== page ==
SYRACUSE SIZE: 74 bytes.
MSA (“Modified Syracuse Algorithm”) is like the ULAM function (see
ULAMLEX), but counts how many steps it takes to fall below the
starting number, and counts (3x+1)/2 as one step. This value is
useful in rapid elimination of counterexamples to Ulam’s Conjecture.
Example: MSA(7) returns 7, because it takes 7 steps of the Modified
Syracuse Algorithm for 7 to fall below itself, viz.:
Start: 7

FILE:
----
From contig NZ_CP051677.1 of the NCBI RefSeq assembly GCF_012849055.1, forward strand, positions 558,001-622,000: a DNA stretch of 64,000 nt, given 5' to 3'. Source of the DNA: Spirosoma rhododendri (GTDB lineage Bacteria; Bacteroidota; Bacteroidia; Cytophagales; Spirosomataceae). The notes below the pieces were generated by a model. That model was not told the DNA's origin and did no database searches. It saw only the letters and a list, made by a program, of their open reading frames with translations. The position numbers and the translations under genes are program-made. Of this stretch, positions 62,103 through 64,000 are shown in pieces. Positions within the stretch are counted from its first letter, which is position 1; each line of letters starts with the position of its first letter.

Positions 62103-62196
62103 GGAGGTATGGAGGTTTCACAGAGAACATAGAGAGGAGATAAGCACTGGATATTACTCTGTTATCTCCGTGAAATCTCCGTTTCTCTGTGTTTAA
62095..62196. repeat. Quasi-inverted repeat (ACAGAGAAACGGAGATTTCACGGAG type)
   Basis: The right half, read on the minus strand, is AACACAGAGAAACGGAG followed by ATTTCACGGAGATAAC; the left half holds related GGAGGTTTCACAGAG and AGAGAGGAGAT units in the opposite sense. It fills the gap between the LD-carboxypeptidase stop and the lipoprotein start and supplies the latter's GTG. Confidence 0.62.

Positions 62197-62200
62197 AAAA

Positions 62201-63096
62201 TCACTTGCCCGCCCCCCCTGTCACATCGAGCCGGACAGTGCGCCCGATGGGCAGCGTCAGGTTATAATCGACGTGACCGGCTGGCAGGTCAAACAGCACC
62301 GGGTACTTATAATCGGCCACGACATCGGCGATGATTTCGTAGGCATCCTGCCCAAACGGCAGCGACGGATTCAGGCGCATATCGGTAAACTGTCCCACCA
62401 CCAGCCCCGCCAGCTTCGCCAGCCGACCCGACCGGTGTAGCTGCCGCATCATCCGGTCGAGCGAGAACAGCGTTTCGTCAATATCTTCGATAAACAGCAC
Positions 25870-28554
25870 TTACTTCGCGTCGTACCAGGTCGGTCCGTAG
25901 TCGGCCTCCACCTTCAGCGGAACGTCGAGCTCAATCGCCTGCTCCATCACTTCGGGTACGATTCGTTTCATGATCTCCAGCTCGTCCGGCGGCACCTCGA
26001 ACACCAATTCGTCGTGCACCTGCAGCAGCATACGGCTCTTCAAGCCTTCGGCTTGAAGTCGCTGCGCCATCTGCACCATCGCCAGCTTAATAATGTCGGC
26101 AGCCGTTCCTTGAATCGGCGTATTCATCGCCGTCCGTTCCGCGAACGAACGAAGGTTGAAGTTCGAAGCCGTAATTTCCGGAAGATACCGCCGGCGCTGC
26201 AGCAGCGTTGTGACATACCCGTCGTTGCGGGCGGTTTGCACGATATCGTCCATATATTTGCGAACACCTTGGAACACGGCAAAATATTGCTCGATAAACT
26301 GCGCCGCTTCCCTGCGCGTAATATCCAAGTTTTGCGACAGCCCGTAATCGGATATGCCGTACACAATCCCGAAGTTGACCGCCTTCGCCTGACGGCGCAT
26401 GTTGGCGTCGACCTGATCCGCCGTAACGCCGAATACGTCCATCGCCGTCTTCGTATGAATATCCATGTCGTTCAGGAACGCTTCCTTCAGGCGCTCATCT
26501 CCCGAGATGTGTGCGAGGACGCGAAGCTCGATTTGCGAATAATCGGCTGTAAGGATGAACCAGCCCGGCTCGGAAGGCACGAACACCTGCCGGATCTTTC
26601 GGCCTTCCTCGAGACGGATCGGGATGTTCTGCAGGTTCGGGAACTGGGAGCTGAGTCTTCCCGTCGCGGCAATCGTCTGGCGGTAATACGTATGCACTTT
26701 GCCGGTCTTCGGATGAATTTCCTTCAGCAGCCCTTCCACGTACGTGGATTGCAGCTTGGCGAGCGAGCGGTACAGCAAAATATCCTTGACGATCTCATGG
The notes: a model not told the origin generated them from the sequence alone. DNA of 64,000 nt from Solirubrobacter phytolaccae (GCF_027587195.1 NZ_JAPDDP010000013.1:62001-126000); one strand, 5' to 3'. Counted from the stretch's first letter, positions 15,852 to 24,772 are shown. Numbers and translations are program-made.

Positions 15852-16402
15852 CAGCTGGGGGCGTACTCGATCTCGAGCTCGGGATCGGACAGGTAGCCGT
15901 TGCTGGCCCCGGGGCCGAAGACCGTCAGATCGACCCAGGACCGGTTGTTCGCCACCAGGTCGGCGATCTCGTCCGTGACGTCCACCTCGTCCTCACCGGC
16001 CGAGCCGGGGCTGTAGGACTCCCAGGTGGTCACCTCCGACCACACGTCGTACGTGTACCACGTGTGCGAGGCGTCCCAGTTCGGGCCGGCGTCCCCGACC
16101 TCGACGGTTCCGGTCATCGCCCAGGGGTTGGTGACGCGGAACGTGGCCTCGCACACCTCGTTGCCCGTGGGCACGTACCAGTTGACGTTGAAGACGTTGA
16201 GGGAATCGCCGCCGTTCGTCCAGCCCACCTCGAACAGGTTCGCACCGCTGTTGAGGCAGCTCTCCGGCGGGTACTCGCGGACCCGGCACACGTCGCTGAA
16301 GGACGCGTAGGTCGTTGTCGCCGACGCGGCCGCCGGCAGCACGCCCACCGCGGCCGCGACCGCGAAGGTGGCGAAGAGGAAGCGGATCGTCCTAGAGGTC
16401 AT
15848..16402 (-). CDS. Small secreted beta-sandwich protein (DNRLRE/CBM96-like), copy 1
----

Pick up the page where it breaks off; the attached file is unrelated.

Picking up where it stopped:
Step 1: (7*3+10)/2 = 11
Step 2: (11*3+1)/2 = 17
Step 3: (17*3+1)/2 = 26
Step 4: 26/2 = 13
Step 5: (13*3+1)/2 = 20
Step 6: 20/2 = 10
Step 7: 10/2 = 5, stop (because 5 < 7)
On the other hand, ULAM(7) (using the ULAMLEX file) returns 16,
because it takes 16 steps of the Syracuse Algorithm for 7 to reach 1.
If searching for counterexamples of Ulam's Conjecture, use MSA
instead of ULAM, because if any number x falls below itself, it will
surely reach 1, because all the numbers below x have already been
shown to reach 1. MSA(x) runs faster than ULAM(x) for all x>2.
*** SYRACUSE ***
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(318EE) A0/1A MSA(#)
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